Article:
Embarrassed about Rosacea? Deal With It!

Image courtesy Dr. Benjamin Barankin


Do you get red in the face even when you’re not embarrassed? It might be rosacea. Two million Canadians are affected by the common inflammatory skin condition (pronounced row-zay-sha) that causes redness on the face.

People at highest risk include:
– Adults aged 30 to 50.
– Fair skinned individuals, including those of Northern European or Celtic descent. Yes, that includes redheads or “gingers.”
– Women more often than men.
– Those with a family history of rosacea.
– Folks with extremely sensitive skin.

“Since rosacea is visible on the face, there can be significant emotional and social effects for sufferers including embarrassment, anxiety and depression,” says Dr. Jason Rivers, dermatologist and president of the not for profit Acne and Rosacea Society of Canada.

A lot of people don’t know much about rosacea or what they can do about it, so the society is sharing five things you need to know:

1 – Rosacea often affects the eyes. Although mainly known as a skin condition, up to half of sufferers also experience eye involvement known as ocular rosacea. This can cause red, irritated, watery eyes, red eyelids, frequent styes and an irritated, dry or gritty sensation. Conjunctivitis or more serious eye conditions can develop in some cases.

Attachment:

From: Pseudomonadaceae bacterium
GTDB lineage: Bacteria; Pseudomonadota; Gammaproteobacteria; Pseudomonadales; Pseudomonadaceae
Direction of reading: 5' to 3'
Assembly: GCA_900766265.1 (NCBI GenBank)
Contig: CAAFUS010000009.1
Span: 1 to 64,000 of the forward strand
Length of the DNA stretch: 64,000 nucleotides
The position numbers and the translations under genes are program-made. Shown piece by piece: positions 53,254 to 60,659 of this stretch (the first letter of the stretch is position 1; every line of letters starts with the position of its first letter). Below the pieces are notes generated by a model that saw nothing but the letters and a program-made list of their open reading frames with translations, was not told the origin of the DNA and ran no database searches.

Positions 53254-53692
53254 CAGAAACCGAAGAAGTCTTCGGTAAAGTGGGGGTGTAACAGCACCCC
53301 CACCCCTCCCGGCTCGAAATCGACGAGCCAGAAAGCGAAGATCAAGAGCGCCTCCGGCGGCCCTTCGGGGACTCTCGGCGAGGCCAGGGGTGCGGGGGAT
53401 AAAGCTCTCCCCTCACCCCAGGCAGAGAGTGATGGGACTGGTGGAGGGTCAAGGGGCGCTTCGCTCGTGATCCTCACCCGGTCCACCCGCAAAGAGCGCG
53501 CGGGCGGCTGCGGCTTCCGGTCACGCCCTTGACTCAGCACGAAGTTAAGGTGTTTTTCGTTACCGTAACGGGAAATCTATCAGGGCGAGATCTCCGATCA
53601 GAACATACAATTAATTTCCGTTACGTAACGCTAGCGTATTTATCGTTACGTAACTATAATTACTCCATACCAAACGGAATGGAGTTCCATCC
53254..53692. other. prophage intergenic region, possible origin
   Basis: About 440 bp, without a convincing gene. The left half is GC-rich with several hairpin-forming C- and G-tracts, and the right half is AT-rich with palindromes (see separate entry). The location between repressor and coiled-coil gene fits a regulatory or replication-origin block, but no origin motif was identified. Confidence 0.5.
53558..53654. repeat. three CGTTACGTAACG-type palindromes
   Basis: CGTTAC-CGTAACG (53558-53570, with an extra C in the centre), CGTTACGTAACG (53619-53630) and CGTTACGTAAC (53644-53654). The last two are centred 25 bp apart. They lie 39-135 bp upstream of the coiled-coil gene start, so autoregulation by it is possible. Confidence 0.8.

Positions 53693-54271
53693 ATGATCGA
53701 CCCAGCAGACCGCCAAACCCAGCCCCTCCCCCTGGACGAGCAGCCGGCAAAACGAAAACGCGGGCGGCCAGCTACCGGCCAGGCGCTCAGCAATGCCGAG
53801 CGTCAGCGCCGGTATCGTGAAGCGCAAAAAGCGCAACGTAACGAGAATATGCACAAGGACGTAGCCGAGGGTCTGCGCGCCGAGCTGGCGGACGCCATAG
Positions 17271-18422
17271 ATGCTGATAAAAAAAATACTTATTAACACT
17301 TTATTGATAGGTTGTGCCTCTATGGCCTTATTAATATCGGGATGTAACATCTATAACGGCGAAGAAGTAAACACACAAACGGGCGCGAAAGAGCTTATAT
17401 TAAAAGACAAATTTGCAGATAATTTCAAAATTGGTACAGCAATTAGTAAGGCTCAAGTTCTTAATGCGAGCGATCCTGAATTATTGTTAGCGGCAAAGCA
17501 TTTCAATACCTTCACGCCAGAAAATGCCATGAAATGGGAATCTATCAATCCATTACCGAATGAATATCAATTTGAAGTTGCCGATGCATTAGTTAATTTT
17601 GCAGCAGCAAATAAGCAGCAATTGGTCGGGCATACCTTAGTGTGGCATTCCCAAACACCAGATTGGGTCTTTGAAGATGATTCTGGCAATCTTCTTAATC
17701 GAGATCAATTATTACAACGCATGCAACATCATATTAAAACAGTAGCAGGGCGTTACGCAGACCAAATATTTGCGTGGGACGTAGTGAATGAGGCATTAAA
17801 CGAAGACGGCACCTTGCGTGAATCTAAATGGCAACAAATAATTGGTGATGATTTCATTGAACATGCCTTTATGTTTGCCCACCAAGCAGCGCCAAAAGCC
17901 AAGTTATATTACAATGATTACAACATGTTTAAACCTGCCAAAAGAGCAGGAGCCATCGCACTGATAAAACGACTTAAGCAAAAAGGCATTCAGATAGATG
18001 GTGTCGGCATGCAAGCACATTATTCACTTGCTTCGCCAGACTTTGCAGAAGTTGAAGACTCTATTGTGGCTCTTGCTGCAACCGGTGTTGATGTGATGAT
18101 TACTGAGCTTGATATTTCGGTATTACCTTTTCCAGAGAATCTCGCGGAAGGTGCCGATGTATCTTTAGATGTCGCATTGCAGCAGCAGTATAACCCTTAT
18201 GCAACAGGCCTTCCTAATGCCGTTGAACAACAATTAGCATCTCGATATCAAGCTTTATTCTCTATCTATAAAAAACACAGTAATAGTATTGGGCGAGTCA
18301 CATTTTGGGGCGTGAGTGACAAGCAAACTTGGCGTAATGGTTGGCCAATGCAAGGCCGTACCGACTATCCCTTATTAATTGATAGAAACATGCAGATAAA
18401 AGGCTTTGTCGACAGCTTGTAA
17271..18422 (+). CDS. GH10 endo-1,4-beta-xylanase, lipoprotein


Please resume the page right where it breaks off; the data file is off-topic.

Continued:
2 – Rosacea can be successfully controlled. While there is no cure, there are many new and existing medical options available that can bring significant improvement to symptoms such as facial redness, skin sensitivity, pimples, pustules, visible blood vessels and flushing. In the past 3 years, Health Canada has approved 3 new treatments that add to therapy choices.

3 – Rosacea is often mistaken for adult acne. There is a type of rosacea with acne-like pimples and pustules. Problems may occur when harsh, over-the-counter acne treatments are used as these will likely worsen symptoms. A correct diagnosis is needed. Consider seeking the expert care of a dermatologist.

4 – Sufferers have a 5 times higher risk for depression. Rosacea is more than skin deep. It can cause significant emotional effects such as anxiety and depression. A feeling of being stigmatized, branded or shamed by others for having a red face makes this situation worse. Some 75% of patients report low self-esteem.

5 – Self-care measures can play a vital role in keeping rosacea under control. Watching your diet, avoiding everyday triggers and gentle skin care can limit outbreaks and play an important role in keeping rosacea under control.

Rosacea, before and after treatment.
Image courtesy Dr. Jason Rivers


About the Acne and Rosacea Society of Canada:

The society, led by Canadian dermatologists, offers hope and help to sufferers by providing independent, reputable and current information on rosacea and raising awareness. For more, visit www.RosaceaHelp.ca. To join the conversation on Facebook and Twitter, use #5thingsaboutrosacea.